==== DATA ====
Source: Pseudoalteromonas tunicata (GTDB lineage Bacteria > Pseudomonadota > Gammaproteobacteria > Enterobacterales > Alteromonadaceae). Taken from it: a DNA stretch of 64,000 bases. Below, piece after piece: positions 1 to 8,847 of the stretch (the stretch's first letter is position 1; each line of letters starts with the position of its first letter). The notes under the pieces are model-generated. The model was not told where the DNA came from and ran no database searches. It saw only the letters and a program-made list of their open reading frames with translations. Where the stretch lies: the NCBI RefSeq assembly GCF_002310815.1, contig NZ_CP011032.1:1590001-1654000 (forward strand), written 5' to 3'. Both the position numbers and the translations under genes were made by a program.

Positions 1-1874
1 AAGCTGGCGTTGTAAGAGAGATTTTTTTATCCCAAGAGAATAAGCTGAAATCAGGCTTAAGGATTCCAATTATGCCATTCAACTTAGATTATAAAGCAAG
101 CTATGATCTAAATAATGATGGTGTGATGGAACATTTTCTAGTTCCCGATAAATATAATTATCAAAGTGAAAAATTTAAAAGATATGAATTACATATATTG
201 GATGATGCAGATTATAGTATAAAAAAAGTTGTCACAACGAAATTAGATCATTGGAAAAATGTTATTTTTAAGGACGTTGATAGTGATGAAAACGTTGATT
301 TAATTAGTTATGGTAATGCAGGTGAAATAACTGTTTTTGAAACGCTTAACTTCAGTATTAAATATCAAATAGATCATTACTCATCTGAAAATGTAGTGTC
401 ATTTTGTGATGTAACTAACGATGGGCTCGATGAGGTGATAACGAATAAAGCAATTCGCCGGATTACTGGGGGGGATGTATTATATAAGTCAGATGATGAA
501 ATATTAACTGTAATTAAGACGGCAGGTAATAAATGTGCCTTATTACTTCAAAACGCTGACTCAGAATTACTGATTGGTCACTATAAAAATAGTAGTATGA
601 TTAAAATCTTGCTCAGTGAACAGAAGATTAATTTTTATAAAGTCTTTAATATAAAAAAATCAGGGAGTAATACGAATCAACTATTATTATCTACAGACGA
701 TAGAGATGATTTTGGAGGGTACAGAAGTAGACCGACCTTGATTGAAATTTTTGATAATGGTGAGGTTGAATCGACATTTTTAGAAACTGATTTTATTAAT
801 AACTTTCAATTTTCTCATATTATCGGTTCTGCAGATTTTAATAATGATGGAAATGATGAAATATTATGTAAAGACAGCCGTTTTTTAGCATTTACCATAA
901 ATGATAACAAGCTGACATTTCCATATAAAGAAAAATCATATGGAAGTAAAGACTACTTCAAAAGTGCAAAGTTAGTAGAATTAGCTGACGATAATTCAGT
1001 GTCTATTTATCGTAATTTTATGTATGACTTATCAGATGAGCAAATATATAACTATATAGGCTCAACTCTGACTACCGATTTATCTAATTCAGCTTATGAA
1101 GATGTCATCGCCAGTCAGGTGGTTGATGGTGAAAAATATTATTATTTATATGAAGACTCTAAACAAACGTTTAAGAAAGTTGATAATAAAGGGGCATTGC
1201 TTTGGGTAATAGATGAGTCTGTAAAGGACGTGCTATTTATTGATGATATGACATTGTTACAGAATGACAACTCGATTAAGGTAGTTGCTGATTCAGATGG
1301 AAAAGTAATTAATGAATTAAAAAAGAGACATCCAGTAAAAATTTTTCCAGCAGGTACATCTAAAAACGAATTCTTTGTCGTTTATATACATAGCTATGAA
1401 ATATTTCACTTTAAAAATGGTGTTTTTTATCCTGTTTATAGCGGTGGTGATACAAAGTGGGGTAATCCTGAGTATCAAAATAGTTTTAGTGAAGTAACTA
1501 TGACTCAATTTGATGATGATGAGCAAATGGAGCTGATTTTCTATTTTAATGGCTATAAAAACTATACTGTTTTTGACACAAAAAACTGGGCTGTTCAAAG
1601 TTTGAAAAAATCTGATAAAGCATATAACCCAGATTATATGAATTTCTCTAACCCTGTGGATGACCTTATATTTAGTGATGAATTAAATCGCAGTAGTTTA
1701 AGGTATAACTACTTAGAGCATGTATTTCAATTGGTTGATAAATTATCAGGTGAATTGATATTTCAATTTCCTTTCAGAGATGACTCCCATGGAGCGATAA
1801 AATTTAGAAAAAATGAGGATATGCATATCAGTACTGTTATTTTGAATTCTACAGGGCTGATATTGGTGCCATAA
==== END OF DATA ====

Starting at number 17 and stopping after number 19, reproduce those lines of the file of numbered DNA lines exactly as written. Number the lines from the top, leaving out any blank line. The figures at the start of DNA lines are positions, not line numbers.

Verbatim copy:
1401 ATATTTCACTTTAAAAATGGTGTTTTTTATCCTGTTTATAGCGGTGGTGATACAAAGTGGGGTAATCCTGAGTATCAAAATAGTTTTAGTGAAGTAACTA
1501 TGACTCAATTTGATGATGATGAGCAAATGGAGCTGATTTTCTATTTTAATGGCTATAAAAACTATACTGTTTTTGACACAAAAAACTGGGCTGTTCAAAG
1601 TTTGAAAAAATCTGATAAAGCATATAACCCAGATTATATGAATTTCTCTAACCCTGTGGATGACCTTATATTTAGTGATGAATTAAATCGCAGTAGTTTA